FUTURE FOCUS 10 Steps to Internship Success Making the Most of Your Job Experience by CCA Associate Director of Communications and Young Cattlemen’s Committee Advisor Malorie Bankhead As ambitious agriculture students and career people in the making, now is the time of year that young professionals should begin making plans for summer. Whether it is a part-time job to help pay for next term’s books or a non-paid internship to help fulfill your requirements for graduation, the summer is a perfect time to figure out what you want to do once you have earned your degree. An internship can even help you impress the right people who can help you pave your path to your future dream job. Have you already begun the process of attaining an internship but have questions about the next steps and how to achieve them? Here are a few tips you should consider as your summer internship experience nears. Check these off your list and you’ll be well on your way to graduation and, as scary as it may seem, the real world!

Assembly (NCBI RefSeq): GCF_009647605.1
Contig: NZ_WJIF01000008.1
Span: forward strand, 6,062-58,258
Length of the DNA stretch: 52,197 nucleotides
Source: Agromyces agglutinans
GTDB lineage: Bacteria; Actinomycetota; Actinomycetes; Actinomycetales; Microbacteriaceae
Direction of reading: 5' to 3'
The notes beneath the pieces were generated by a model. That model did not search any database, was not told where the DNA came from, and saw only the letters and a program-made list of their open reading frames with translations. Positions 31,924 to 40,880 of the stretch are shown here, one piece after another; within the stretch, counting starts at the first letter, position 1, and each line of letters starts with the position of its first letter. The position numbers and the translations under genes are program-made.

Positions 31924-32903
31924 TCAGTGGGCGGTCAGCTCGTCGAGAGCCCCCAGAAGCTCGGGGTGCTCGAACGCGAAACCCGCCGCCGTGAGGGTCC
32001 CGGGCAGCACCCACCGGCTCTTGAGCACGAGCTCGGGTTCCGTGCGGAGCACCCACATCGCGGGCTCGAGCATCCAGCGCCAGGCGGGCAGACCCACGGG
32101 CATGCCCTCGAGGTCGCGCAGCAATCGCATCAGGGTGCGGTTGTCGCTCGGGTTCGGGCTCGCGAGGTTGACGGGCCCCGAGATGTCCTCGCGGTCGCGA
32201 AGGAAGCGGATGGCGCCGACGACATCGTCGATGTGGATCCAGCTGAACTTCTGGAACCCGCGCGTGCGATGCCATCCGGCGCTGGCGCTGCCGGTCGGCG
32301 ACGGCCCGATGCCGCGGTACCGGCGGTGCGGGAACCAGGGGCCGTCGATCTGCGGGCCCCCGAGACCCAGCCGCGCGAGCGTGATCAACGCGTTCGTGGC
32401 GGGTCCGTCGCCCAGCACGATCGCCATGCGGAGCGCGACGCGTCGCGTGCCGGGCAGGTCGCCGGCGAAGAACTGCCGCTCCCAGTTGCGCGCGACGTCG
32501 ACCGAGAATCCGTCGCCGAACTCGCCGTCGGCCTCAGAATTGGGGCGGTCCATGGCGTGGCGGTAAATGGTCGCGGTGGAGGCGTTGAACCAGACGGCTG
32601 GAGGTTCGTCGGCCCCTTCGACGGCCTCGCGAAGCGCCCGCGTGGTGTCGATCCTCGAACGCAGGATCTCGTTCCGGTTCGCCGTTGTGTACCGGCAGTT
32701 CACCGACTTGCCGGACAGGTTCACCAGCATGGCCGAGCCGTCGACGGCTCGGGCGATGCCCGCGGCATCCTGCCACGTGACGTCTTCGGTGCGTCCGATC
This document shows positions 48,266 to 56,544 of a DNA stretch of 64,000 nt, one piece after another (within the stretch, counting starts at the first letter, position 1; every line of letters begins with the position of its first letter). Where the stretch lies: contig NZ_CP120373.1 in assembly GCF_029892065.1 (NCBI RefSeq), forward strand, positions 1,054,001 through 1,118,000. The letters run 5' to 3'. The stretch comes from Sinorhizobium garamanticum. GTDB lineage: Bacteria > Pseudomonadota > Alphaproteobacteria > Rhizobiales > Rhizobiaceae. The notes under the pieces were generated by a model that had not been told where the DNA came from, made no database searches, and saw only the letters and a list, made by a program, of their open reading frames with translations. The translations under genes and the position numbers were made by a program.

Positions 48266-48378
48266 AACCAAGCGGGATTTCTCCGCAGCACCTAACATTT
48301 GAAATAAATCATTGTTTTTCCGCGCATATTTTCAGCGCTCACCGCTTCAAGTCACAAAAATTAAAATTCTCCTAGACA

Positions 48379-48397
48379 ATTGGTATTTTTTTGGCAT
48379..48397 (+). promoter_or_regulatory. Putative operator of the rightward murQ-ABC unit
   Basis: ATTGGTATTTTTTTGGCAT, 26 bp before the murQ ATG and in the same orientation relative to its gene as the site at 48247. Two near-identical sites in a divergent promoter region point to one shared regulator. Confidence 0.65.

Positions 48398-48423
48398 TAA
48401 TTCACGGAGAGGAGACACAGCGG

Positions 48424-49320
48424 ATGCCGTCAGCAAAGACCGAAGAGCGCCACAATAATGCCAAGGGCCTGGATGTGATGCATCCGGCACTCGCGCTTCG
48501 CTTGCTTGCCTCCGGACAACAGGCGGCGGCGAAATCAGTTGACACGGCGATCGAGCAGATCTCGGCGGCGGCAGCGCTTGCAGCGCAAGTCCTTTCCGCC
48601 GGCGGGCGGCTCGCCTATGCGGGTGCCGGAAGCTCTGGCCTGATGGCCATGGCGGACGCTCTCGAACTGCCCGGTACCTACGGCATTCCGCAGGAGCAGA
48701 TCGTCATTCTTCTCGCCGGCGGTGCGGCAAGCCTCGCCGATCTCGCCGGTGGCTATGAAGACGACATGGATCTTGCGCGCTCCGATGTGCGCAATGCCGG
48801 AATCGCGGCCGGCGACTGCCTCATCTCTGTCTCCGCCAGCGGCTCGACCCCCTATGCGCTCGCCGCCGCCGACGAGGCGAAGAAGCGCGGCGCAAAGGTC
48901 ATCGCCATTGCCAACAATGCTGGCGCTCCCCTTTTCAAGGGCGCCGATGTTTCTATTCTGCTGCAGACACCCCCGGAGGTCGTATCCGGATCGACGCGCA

Landing your dream internship

Sometimes this is easier said than done. However, like Walt Disney said, “If you can dream it, you can achieve it.” Make a plan you’d like to execute during your summers – or even other times of the year – in college. That way you’ll have a better idea of what you will need to strive for as you check your goals off your list. You can prepare for your dream internship by building your skill sets and developing the proficiencies you will need before you apply by taking certain classes or participating in various extra-curricular activities that will help make you an ideal candidate when it comes time to apply for the internship. Reach out to someone you respect as a business professional to help you groom your resume so that when your potential employer sees what you have to offer, he or she won’t be able to tell you no.